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899 Outcomes after Hematopoietic Cell Transplantation for T-Lineage Acute Lymphoblastic Leukemia and Lymphoma: A Cooperative Study from the Adult Acute Lymphoblastic Leukemia Working Group and the Adult Malignant Lymphoma Working Group of the Japanese Society for Transplantation and Cellular Therapy

Program: Oral and Poster Abstracts
Type: Oral
Session: 732. Allogeneic Transplantation: Disease Response and Comparative Treatment Studies: Modern Challenges in Transplantation
Hematology Disease Topics & Pathways:
Lymphoid Leukemias, ALL, Biological therapies, adult, Diseases, Therapies, Lymphoid Malignancies, Study Population, Human, Transplantation
Monday, December 11, 2023: 3:45 PM

Yuho Najima, MD, PhD1, Shinichi Kako, MD, PhD2, Takayoshi Tachibana, MD, PhD3*, Ritsuro Suzuki, MD, PhD4, Takahito Kawata, MD, PhD5*, Akihito Nagata, MD6*, Noriko Doki, MD, PhD7, Takahiro Fukuda, MD, PhD8*, Naoyuki Uchida, MD, PhD9, Tetsuya Nishida, MD, PhD10*, Mineo Kurokawa, MD, PhD11, Keisuke Kataoka, MD, PhD12, Yoshinobu Kanda13*, Masashi Sawa, MD, PhD14*, Kazuhiro Ikegame, MD, PhD15*, Yuta Katayama, MD, PhD16, Junji Tanaka, MD, PhD17, Tatsuo Ichinohe, MD, PhD18*, Yoshiko Atsuta, MD, PhD19,20*, Eisei Kondo, MD, PhD21* and Yasuyuki Arai, MD, PhD22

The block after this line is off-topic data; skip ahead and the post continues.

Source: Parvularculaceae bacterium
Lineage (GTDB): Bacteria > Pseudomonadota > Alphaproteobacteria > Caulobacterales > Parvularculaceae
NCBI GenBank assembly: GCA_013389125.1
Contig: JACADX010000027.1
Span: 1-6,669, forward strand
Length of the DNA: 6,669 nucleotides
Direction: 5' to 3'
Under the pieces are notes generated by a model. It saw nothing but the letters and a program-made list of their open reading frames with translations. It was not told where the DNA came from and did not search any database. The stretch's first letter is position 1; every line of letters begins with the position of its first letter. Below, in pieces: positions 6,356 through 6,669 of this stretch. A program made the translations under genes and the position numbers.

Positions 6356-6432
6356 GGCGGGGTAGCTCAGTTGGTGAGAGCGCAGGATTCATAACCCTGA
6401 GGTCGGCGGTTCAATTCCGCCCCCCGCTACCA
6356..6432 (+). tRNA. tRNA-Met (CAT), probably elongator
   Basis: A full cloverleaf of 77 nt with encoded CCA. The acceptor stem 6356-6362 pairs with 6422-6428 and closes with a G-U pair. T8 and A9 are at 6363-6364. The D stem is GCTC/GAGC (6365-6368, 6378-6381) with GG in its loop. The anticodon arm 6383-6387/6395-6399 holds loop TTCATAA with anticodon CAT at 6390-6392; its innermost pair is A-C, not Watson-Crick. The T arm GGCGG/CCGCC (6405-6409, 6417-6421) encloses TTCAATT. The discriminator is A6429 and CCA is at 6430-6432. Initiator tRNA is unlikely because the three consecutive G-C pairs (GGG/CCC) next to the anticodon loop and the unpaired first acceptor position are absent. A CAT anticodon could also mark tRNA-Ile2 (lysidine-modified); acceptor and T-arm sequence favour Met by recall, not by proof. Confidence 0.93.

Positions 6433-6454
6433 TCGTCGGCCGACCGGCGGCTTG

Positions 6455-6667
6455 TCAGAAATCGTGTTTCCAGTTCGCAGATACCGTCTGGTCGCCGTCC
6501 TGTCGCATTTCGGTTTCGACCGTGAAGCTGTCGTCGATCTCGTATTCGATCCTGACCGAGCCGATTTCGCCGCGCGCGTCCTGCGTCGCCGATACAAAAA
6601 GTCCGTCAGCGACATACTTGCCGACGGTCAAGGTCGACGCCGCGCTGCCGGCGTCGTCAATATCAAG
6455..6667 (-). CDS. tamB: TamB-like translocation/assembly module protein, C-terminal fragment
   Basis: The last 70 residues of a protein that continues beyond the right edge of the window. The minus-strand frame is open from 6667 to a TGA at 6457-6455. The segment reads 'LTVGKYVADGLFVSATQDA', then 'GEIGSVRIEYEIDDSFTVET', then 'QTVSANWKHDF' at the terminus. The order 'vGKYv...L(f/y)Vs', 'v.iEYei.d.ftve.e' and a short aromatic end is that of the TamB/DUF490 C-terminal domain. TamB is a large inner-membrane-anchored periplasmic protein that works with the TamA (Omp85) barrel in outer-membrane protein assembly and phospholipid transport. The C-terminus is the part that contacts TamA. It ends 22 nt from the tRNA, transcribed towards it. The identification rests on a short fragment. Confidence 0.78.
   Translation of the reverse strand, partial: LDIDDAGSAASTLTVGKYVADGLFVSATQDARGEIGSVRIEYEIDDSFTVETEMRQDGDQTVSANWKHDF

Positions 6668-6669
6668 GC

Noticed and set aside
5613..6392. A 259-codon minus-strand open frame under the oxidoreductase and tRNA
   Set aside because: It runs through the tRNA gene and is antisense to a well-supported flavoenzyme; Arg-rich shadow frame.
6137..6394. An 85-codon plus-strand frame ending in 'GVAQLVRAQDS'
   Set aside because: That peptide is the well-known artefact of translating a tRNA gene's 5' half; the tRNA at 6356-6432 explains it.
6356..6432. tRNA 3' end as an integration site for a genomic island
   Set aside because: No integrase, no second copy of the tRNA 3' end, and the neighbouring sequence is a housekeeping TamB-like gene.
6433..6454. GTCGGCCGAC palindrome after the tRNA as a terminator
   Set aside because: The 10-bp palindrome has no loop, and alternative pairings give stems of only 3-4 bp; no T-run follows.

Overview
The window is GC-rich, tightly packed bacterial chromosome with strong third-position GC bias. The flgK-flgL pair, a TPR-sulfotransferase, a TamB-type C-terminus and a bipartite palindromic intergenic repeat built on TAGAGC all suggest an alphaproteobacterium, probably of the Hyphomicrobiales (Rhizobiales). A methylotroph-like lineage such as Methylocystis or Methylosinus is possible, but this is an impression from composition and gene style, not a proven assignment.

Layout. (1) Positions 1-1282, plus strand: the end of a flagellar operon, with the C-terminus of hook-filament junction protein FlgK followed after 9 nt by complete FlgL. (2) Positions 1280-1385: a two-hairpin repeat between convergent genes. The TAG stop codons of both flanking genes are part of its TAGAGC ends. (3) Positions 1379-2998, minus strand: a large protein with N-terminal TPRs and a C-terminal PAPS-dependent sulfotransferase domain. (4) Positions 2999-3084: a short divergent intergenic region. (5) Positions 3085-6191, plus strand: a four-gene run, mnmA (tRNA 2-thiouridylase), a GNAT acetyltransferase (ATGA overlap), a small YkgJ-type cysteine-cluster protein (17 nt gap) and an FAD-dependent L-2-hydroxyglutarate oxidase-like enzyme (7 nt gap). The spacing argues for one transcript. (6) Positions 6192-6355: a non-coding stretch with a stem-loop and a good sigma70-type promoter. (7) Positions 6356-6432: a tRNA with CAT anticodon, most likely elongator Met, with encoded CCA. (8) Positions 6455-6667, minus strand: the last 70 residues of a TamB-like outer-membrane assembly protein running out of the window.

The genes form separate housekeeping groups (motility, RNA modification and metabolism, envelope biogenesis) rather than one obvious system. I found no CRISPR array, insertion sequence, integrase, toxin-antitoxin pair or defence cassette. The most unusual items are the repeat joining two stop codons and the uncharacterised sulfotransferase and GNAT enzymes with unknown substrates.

1Hematology Division, Tokyo Metropolitan Cancer and Infectious Diseases Center, Komagome Hospital, Tokyo, TKY, Japan
2Division of Hematology, Jichi Medical University Saitama Medical Center, Saitama, Japan
3Department of Hematology, Kanagawa Cancer Center, Kanagawa, Japan
4Department of Hematology and Oncology, Shimane University School of Medicine, Izumo, Japan
5Department of Hematology, Hyogo Prefectural Amagasaki General Medical Center, Amagasaki, Japan
6National Cancer Center Hospital East, Kashiwa, JPN
7Hematology Division, Tokyo Metropolitan Cancer and Infectious Diseases Center, Komagome Hospital, Tokyo, Japan
8Department of Hematopoietic Stem Cell Transplantation, National Cancer Center Hospital, Tokyo, Japan
9Department of Hematology, Toranomon Hospital, Tokyo, Japan
10Department of Hematology, Japanese Red Cross Aichi Medical Center Nagoya Daiichi Hospital, Nagoya, Japan